Fargo-Moorhead area law enforcement resumes mutual aid – InForum


FARGO — Law enforcement in the Fargo-Moorhead area has started helping each other again.

That fact was celebrated with a gathering of prosecutors and representatives from a number of law enforcement agencies at the Fargo Police Department on Friday afternoon, May 27, with officials saying the change meant greater safety for members of the public and those working in law enforcement. .

“There’s safety in numbers. It certainly provides a higher level of public safety,” Moorhead Deputy Police Chief Tory Jacobson said.

Cass County Sheriff Jesse Jahner speaks about the resumption of mutual aid, which had been halted due to a change in Minnesota law, during a press conference Friday, May 27, 2022, at the station Fargo Police Department. Also pictured, from left, are Moorhead Deputy Police Chief Tory Jacobson, Clay County Sheriff Mark Empting and Fargo Police Chief David Zibolski.

Alyssa Goelzer/The Forum

From March 2021 until recently, local law enforcement on the North Dakota and Minnesota sides of the Red River did not engage in their usual cross-border cooperative efforts, including a joint SWAT team, a joint unit on street crimes and close cooperation between narcotics investigators. .

At issue was a change in Minnesota law following the killing of George Floyd while in Minneapolis police custody.

North Dakota law enforcement in the area stopped providing mutual aid to Minnesota agencies because they were concerned about changes in the use of deadly force.

At the same time, Minnesota officers stopped providing mutual aid to their North Dakota counterparts due to limited resources.

The path to renewed cooperation began to emerge late last year, when a judge struck down Minnesota’s revised use of force law as unconstitutional language in a lawsuit brought by the ‘Minnesota Association of Chiefs of Police; the Minnesota Sheriff’s Association; Minnesota Association of Police and Peace Officers; and Law Enforcement Labor Services.

Before Minnesota’s use of deadly force rules were revised in 2021, officers were permitted to use deadly force to protect the peace officer or another from “apparent death or serious bodily harm.”

The revised law eliminated the word “apparent” and added three requirements to justify the use of deadly force, including that the threat of death or grievous bodily harm must be “precisely articulated by the law enforcement officer.” ‘order”.

This last sentence met with opposition from law enforcement organizations who argued that it could strip officers of their Fifth Amendment right to prohibit self-incrimination.

The lawsuit was resolved after a judge struck out that part of the new law, although new training requirements remained in place.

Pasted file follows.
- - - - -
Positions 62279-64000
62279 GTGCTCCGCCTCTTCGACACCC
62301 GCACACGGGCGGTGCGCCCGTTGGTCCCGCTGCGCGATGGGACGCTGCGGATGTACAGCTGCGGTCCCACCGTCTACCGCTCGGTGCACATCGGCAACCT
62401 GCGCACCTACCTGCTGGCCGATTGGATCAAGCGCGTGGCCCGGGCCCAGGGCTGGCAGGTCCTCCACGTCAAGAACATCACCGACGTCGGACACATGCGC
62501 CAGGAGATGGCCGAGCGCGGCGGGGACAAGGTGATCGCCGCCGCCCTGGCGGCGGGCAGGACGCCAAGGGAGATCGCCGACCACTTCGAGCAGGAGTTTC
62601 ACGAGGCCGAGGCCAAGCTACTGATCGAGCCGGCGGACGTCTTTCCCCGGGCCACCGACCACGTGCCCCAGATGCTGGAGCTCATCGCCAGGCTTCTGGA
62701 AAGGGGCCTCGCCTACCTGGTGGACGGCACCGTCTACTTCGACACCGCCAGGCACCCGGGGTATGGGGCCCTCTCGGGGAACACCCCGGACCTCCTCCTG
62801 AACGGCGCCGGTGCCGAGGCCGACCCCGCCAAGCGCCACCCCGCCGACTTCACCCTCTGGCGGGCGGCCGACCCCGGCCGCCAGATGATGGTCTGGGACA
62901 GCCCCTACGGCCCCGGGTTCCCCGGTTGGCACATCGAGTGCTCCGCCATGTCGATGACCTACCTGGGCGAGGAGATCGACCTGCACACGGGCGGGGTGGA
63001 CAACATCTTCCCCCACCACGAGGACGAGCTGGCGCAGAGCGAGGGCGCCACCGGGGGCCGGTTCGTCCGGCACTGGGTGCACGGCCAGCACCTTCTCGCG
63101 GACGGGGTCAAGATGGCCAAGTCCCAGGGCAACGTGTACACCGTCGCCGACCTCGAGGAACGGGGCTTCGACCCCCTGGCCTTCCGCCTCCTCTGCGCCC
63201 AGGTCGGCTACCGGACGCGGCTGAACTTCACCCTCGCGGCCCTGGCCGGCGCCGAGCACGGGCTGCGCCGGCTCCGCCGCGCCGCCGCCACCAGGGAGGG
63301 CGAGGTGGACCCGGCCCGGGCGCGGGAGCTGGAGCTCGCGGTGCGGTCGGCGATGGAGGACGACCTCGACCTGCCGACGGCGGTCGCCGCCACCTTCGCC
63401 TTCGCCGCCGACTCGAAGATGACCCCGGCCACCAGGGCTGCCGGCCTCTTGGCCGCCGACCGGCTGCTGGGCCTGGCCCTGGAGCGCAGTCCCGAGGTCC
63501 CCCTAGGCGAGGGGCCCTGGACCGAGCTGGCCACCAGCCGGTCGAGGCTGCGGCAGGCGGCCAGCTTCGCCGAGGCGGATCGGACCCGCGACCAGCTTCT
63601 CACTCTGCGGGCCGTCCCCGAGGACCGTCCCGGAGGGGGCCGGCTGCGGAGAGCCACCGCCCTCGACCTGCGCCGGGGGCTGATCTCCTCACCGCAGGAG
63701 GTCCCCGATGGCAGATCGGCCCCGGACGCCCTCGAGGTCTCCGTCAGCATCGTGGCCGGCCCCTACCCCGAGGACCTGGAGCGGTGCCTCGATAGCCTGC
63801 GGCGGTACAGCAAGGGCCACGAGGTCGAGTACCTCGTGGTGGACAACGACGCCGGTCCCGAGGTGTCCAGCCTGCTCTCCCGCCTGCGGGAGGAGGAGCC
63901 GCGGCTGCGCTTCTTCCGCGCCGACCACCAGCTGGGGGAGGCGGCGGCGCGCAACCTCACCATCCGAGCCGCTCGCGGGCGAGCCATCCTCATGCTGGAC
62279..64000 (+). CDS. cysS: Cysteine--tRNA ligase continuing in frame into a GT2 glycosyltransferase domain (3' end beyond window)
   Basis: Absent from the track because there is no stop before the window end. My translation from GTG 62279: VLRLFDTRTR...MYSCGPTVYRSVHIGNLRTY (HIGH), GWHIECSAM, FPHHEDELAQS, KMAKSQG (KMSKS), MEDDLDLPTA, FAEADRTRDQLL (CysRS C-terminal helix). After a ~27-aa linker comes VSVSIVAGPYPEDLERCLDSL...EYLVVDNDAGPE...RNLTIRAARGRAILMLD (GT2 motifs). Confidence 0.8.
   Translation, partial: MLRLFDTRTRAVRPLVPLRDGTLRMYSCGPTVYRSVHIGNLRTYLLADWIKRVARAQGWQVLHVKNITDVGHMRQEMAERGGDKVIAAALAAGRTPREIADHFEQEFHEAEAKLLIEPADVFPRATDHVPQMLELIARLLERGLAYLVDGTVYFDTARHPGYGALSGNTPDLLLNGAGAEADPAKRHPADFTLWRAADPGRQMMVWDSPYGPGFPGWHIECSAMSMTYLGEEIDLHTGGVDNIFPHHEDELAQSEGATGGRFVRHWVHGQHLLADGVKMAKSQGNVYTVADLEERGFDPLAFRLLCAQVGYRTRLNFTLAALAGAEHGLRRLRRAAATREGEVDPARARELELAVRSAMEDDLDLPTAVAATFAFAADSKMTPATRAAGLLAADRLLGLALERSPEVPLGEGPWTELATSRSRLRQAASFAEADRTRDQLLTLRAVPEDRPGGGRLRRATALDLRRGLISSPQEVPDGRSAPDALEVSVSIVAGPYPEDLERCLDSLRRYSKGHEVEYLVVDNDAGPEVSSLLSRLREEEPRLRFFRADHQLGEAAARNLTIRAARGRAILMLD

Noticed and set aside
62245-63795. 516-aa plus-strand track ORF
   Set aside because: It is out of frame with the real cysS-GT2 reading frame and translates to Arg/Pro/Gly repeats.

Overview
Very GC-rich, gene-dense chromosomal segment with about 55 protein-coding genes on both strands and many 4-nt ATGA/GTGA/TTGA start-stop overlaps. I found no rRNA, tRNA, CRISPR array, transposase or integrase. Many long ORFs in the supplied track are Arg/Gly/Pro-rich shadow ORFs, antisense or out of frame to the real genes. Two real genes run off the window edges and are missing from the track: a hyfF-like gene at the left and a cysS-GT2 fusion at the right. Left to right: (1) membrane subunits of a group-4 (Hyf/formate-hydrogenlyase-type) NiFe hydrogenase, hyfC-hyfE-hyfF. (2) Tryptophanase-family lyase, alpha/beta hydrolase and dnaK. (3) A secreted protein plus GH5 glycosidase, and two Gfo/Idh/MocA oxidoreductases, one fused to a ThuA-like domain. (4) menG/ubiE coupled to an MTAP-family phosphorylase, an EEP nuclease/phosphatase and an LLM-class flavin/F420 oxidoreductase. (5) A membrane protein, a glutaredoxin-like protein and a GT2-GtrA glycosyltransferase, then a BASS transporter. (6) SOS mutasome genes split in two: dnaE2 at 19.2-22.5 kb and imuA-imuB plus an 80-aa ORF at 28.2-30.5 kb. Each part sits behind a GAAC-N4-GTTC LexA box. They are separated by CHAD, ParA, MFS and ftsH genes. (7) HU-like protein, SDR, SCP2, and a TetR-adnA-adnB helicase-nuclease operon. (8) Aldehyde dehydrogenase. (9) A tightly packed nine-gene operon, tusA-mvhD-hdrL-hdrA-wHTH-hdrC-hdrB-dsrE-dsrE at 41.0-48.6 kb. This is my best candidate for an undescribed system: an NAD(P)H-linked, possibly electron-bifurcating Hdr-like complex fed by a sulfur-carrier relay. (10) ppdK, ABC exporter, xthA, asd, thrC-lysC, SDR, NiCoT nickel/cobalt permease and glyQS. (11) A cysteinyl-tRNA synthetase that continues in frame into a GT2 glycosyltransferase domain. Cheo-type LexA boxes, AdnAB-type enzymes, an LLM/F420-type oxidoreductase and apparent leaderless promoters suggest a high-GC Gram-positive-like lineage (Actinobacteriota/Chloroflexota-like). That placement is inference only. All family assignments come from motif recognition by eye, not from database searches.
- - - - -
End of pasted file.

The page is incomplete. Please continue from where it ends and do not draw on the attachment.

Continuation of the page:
To meet these training requirements, Clay County District Attorney Brian Melton hosted a training presentation that has now been given to law enforcement officers on the North Dakota side of the Red River, including Fargo and West Fargo Police and Cass County Sheriff’s Office.

While officials said Friday that no major problems had arisen because mutual aid was not available, Clay County Sheriff Mark Empting said the potential for problems was immense.

Empting said that because the local SWAT team was unavailable, if a major incident called him, his deputies would have had to request assistance from an Otter Tail County SWAT team, which he said , would have taken longer to respond than the local team. would have.

Asked how a similar situation could be avoided in the future, Fargo Police Chief David Zibolski said it was a question for lawmakers.

“Right now the law has changed,” Zibolski said, and he noted that he was “looking forward to resuming mutual aid with our partners across the river.”

The Town of Moorhead released a statement on May 19 regarding an investigation by Moorhead Police into illegal narcotics and possession of firearms, noting that a search warrant was executed at a house in north Moorhead with the help of the local SWAT team who provided ammunition and other firearm materials.

As part of the investigation, an individual was arrested during a traffic stop, during which a stolen firearm was found, according to the statement from the town of Moorhead, which specifies that the investigation was the first in Moorhead since mutual aid was restored with North Dakota. agencies.

“This (the drugs and weapons case) has shown the importance of being able to work together and share resources to provide the highest level of service and safety to our community,” the statement said.


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